The ecofiction Discord server I belong to has been having a lively conversation about solarpunk–what is it, what stories qualify, what’s appealing about it, and so forth. Also called hopepunk, solarpunk is essentially the opposite of doomer lit: solarpunk envisions a future in which we manage to mitigate climate change or adapt to it.
It’s a particularly timely conversation to have, because summer tends to be a particularly dark time for climate news: many parts of the US are seeing hotter than normal temperatures, and wildfires start sending up smoke particulate that not only impacts public health in the western states but can have long-term effects on weather.
At the same time, the IPCC released a report on August 9 confirming some things that we already knew. The big change is that IPCC science has continued to improve since the last report, so they can now make outright statements that they previously had to hedge.
- The average global temperature is still rising, almost to the 1.5°C increase that Paris Climate Agreement nations (including the US, during Obama’s administration) pledged to make the upper limit of warming. Globally, we have not succeeded in curbing emissions and slowing the rising temperature yet.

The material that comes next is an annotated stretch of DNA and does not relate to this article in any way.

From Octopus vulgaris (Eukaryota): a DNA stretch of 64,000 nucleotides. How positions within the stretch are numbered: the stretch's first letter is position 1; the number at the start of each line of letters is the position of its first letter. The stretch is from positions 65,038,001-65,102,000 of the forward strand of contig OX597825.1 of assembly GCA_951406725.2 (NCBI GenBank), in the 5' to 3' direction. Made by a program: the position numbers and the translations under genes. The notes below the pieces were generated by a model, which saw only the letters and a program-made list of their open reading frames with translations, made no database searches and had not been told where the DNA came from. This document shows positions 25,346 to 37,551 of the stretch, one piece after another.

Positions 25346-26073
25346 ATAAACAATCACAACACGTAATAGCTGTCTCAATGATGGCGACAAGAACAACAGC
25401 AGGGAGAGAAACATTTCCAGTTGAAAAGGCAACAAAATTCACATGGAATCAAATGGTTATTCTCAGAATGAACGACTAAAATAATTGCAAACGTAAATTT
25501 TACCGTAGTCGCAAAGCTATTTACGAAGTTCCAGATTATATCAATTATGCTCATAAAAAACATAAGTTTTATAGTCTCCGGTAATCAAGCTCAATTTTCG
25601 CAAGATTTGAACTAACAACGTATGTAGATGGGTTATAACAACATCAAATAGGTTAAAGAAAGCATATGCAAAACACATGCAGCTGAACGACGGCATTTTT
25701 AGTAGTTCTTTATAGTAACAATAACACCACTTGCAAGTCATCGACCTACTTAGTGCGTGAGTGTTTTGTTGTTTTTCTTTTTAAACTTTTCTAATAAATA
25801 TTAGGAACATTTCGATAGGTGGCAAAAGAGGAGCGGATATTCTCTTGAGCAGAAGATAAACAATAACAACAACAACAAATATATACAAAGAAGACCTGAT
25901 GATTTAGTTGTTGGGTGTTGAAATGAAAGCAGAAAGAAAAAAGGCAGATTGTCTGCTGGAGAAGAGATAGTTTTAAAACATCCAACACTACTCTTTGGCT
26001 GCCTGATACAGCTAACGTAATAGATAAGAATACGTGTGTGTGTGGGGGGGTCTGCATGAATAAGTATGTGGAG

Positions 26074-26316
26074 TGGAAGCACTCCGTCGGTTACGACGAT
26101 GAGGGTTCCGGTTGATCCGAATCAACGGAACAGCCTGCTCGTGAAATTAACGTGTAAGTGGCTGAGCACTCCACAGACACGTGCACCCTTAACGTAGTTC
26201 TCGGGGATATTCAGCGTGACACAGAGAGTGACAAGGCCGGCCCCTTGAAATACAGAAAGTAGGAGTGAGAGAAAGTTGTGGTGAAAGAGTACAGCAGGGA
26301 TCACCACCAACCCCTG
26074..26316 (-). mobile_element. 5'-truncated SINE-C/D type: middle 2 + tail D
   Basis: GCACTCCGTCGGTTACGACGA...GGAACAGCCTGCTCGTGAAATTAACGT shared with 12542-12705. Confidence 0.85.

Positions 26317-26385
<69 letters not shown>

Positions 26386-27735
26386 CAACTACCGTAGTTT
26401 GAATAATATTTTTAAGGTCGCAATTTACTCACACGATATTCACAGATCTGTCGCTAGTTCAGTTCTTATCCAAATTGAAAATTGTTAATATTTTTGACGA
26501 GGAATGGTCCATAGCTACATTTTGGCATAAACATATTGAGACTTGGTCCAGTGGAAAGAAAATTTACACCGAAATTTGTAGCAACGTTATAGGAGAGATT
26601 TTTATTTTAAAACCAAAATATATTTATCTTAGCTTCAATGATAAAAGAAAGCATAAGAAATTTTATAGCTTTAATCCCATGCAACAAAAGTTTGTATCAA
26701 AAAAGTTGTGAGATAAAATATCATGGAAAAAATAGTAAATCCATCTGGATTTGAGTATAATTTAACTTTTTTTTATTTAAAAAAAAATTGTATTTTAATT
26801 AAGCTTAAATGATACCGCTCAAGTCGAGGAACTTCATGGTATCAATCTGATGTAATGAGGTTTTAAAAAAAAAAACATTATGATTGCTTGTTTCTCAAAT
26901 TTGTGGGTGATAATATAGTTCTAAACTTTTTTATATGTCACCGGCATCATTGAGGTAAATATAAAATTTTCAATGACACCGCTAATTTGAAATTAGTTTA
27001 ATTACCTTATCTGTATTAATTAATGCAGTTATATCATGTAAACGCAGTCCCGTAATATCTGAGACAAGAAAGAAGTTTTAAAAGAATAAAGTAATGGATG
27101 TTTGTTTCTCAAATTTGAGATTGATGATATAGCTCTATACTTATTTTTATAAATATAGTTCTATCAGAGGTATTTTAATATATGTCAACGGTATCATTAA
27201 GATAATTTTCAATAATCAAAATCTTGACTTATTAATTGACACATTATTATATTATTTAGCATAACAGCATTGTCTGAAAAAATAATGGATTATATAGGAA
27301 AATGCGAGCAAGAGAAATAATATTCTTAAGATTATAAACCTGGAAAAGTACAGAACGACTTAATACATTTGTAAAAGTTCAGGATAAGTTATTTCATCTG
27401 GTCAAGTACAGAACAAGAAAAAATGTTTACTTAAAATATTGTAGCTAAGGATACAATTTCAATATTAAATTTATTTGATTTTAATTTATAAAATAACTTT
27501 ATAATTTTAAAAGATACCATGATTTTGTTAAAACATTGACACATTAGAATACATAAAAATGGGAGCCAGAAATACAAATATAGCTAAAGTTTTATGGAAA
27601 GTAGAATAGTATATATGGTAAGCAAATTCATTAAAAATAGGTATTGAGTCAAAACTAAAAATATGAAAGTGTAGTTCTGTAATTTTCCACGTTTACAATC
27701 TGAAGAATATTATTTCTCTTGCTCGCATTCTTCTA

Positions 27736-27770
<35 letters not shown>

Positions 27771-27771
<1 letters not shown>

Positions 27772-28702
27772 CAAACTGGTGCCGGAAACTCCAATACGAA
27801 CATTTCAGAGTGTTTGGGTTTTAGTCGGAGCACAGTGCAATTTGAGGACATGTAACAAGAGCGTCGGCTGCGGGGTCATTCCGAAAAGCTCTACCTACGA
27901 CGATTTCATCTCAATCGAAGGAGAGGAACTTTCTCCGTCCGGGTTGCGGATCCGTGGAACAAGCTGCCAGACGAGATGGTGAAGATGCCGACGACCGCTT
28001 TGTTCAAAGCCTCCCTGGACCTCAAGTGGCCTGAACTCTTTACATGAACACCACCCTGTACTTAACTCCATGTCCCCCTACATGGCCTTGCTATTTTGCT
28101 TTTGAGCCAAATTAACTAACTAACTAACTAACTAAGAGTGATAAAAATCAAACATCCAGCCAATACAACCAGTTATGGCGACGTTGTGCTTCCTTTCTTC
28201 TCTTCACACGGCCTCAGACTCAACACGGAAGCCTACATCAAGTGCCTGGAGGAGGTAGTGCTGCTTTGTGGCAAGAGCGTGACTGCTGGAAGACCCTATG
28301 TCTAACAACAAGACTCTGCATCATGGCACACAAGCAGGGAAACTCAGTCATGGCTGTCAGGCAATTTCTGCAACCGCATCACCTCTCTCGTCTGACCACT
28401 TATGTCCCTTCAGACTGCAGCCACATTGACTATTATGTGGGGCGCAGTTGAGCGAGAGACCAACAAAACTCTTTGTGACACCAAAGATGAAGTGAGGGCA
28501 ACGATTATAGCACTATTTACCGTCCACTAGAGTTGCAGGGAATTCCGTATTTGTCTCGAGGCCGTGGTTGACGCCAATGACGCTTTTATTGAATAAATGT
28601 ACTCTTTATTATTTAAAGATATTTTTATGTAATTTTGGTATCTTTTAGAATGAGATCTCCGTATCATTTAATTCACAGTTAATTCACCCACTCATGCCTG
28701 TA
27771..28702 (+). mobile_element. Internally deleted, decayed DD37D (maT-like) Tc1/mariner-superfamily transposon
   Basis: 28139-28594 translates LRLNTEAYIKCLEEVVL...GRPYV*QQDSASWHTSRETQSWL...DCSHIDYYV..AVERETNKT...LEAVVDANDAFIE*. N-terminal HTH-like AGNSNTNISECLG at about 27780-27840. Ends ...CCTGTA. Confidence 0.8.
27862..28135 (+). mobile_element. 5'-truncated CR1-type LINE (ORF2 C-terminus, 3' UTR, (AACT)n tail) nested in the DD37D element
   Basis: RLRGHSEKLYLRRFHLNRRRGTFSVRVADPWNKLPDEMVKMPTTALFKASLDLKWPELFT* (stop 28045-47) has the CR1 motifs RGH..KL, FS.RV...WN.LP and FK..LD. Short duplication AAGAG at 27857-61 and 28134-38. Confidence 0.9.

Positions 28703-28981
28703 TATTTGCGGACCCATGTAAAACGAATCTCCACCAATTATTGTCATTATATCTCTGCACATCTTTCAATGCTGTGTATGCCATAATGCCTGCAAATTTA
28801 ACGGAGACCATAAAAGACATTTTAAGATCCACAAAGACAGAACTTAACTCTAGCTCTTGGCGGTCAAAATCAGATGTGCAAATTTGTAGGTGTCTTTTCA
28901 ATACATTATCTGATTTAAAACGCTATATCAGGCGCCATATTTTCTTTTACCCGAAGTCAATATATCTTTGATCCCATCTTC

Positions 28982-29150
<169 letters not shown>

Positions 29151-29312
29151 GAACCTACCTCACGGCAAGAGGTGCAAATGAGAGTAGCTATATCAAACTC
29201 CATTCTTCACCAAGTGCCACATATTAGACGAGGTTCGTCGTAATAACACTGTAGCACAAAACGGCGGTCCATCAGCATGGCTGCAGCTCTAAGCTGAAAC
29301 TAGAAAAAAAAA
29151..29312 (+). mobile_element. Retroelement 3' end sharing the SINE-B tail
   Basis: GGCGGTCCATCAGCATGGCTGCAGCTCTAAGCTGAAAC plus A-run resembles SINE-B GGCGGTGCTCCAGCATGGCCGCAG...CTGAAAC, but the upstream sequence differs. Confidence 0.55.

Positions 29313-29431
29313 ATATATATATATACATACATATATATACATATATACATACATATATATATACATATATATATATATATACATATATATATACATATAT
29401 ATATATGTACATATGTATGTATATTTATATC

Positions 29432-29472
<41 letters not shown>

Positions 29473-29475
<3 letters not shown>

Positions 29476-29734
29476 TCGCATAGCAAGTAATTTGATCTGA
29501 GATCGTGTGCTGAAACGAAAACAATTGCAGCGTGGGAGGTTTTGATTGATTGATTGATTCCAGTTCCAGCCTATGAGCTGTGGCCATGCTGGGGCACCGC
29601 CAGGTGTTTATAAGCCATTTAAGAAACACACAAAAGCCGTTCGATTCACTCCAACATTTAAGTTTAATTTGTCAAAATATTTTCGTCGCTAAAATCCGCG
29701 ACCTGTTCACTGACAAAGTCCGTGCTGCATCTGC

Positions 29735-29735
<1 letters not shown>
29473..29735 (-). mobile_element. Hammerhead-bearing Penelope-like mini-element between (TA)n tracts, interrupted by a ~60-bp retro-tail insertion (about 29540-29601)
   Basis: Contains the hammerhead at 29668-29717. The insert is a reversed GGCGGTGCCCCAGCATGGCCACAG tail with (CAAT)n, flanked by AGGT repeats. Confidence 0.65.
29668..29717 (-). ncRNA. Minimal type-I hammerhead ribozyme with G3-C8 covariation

- However, we absolutely still can. If the countries causing the most emissions enact drastic measures now to reduce greenhouse gas emissions, warming will level off after a couple of decades.
- It takes a couple of decades because of the amount of time carbon and other greenhouse gases reside in the atmosphere. And it will be a rocky couple of decades, because all the stuff we’re seeing now–sea level rise, extreme weather events, etc.–will continue while the existing atmospheric carbon completes its life cycle. The key is to stop pouring more carbon into the atmosphere.
It’s incredibly, incredibly important to understand that while we are in an emergency, it is one that can and should be mitigated. Loss of hope not only is a bad reading of the situation, it’s an abdication of responsibility.
The IPCC report
Reuters published a fairly faithful overview of the key talking points of the report, in plain English. Key takeaways from the U.N. climate panel’s report (Reuters, August 9, 2021)
Yale Climate Connections gets a bit more into the socioeconomic pathways (SSPs), which are the five scenarios outlined by the IPCC to predict how human activity (or inaction) can impact the next few years. This is really helpful to keep mind as a news reader–different outlets use different predictions to base their infographics and interactive maps on, and it’s helpful to know what factors are influencing any given SSP. Key takeaways from the new IPCC report (Yale Climate Connections, August 9, 2021)
I always appreciate how Emily Atkins not only breaks down the facts, but gets into the larger context of climate journalism and discourse. This newsletter does a wonderful job of explaining what this week’s “Code Red” headlines are missing, and what she’d like to see instead. I don’t like IPCC report day (HEATED, August 10 2021)
What scientists are saying about the UN climate report (Grist, August 9, 2021)
Climate Change Drove Western Heat Wave’s Extreme Records, Analysis Finds (New York Times, July 7, 2021; Updated July 21, 2021)
This summer could change our understanding of extreme heat (National Geographic, July 20, 2021)